Information Evaluation: Khashoggi killing unlikely to jolt U.S.-Saudi ties essentially, say specialists

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WASHINGTON, Oct. 29 (Xinhua) — As the ongoing investigation of the Saudi journalist’s death continued to perplex the world, U.S. experts say the incident is unlikely to lead to a fundamental change for the U.S.-Saudi ties.

Saudi journalist Jamal Khashoggi, a columnist for Washington Post, has not been seen since he entered the Saudi consulate in Istanbul on Oct. 2. Riyadh admitted that the 59-year-old was killed inside the consulate and 18 people were arrested over their alleged connections to the killing afterward.

In its latest public statement, the White House said on Monday that the Trump administration “is weighing different options” in response to the case and will make an announcement later.

Since the disclosure of Khashoggi’s murder, Washington has criticized the Saudi authorities for its handling of the case while President Donald Trump himself showed certain restraint on vocal attack against Riyadh.

Trump and his senior advisor Jared Kushner are key strong supporters of the Saudis while others may hold a different view, Darrell West, a Brookings Institution Senior Fellow, told Xinhua.

U.S. Congress soured on alliance with Riyadh following the case, calling for sanctions and a ban of arms sales to the kingdom.

“Obviously we’re going through a period of tension and uncertainty and strain,” said David Pollock, a scholar at the Washington Institute for Near East Policy.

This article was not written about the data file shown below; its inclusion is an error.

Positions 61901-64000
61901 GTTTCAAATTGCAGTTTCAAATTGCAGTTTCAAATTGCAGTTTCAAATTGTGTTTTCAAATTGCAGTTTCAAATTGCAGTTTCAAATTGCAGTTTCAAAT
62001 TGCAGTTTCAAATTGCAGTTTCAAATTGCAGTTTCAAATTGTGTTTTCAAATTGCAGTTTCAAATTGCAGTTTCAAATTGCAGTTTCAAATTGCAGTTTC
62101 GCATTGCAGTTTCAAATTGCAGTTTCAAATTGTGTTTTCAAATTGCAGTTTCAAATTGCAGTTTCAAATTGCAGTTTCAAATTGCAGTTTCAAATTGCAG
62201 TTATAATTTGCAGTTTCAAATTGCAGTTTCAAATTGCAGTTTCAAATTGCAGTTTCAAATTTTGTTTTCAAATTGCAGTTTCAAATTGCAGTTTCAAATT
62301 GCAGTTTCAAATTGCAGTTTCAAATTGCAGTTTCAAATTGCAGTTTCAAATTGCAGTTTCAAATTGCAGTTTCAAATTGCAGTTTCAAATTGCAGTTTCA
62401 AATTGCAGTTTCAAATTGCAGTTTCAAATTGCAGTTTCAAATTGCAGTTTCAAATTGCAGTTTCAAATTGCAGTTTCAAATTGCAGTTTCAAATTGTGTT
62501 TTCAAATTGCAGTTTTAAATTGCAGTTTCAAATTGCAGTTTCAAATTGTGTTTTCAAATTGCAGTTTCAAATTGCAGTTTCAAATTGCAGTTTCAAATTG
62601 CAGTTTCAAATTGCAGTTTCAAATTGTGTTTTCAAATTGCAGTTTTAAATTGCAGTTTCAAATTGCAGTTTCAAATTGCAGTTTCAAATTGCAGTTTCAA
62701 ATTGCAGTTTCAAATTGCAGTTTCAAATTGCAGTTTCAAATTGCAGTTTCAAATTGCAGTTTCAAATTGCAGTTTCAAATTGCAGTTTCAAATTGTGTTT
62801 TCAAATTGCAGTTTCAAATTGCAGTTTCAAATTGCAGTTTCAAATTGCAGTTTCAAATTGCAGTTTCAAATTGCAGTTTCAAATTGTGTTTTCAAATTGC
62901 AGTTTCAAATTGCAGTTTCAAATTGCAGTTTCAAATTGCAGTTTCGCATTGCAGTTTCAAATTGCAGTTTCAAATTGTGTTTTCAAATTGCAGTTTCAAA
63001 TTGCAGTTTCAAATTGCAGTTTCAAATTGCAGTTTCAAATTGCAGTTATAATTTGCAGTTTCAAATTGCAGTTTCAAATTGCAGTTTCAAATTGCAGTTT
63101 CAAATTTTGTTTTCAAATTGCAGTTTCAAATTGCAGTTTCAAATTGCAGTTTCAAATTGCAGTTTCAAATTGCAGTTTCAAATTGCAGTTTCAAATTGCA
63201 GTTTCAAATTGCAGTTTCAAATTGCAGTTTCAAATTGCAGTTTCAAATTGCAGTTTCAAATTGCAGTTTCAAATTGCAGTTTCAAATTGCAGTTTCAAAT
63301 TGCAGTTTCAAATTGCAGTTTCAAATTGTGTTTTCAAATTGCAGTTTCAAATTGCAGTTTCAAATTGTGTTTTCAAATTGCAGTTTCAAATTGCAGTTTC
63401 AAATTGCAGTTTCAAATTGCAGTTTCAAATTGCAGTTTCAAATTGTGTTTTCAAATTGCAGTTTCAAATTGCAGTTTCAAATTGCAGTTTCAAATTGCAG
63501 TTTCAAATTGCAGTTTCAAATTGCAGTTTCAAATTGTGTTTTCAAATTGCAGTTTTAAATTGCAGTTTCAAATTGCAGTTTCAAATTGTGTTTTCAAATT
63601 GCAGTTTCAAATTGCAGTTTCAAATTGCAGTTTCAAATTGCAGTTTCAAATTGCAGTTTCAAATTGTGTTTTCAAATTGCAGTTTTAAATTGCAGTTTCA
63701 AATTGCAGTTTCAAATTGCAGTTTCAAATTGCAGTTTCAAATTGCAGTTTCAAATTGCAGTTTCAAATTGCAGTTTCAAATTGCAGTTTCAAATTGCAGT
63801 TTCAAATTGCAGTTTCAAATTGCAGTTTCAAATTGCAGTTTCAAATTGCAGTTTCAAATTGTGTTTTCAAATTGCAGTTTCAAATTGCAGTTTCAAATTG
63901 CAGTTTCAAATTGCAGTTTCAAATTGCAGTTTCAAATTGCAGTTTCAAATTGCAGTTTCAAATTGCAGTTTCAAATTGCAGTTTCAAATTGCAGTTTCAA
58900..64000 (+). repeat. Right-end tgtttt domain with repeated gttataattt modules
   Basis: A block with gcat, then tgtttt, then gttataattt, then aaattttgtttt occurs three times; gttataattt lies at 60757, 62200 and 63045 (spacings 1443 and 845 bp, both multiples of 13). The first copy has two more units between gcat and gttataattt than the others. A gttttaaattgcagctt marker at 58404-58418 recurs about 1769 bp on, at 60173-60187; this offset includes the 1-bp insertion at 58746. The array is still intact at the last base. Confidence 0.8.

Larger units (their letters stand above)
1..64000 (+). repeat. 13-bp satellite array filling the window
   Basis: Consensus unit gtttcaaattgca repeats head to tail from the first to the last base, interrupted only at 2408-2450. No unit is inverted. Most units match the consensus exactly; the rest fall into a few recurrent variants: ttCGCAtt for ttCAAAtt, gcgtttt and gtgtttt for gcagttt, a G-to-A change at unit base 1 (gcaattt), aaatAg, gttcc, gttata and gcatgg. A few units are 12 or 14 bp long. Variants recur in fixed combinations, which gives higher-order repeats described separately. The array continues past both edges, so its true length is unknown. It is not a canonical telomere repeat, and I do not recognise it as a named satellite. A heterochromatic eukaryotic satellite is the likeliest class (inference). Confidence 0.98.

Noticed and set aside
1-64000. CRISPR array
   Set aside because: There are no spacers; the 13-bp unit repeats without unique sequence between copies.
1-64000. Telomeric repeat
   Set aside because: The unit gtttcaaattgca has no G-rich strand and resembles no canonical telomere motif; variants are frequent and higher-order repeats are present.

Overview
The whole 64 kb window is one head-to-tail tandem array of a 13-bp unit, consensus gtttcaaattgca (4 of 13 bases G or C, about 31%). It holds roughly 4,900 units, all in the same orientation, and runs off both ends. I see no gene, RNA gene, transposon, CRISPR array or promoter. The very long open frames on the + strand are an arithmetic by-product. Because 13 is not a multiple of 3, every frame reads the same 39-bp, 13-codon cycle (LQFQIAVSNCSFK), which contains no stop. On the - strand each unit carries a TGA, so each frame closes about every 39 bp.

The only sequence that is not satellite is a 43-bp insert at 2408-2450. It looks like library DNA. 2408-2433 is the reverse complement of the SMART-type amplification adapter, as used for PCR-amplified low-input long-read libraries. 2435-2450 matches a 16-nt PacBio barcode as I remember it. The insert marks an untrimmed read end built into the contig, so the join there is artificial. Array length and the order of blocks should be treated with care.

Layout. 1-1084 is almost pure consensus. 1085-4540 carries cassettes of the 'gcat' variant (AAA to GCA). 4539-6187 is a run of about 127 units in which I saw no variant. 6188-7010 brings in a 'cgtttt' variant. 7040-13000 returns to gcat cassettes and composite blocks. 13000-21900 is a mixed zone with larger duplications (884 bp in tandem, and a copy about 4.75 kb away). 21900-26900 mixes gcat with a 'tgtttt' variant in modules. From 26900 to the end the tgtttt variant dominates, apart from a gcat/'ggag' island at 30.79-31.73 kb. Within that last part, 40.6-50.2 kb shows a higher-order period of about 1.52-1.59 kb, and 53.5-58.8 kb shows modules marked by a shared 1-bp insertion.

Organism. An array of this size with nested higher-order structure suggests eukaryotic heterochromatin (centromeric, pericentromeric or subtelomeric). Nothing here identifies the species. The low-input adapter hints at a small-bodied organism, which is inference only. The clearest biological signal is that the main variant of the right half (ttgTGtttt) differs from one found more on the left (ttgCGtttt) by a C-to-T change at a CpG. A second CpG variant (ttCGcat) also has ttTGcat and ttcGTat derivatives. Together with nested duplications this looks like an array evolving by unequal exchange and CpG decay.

For Ford O’Connell , a Republican strategist and TV personality, Washington has to “make a stand here.”

“The rest of the world is watching. And if he (Trump) doesn’t take some sort of proportional action, it’s going to send a message to the rest of the Arab world,” O’Connell told Xinhua.

Pollock observed that there were already some “symbols” demonstrating America’s disapproval of what happened to Khashoggi, including some individual sanctions and cancellation of some official meetings.

The U.S. State Department announced last week that it was revoking visas of Saudi officials suspected of involvement in the death of Khashoggi, a first concrete step of punishment taken by the U.S. government. But the move has been criticized as quite symbolic and bearing little practical consequence.

“On the whole, I think the administration seems pretty set on maintaining the basic elements of this relationship,” Pollock told Xinhua.

Wayne White, a former U.S. State Department official, shared a similar view. “President Trump likely still hopes to get past the Khashoggi affair without serious damage to the U.S.-Saudi relationship,” he said.

Experts believe that the vital role Riyadh plays in Washington’s comprehensive strategy of containing Iran would make the Trump administration reluctant to distance itself from the ally.

“Any U.S. plans to confront Iran forcefully depend heavily on Saudi Arabia for basing, refueling, overflight rights, among others,” noted White, who once served as deputy director of the Middle East Intelligence Office of the State Department.

“The change in atmosphere (regarding U.S.-Saudi ties) is going to add another layer of complexity to the U.S. government’s effort to contain and isolate and counter Iran, but it’s not going to change the basic approach,” Pollack said.

“As a result of the murder and cover-up, it will be harder to use Saudi Arabia to pursue American interests in the Middle East,” noted West. (Matthew Rusling from Washington also contributed to the story.)

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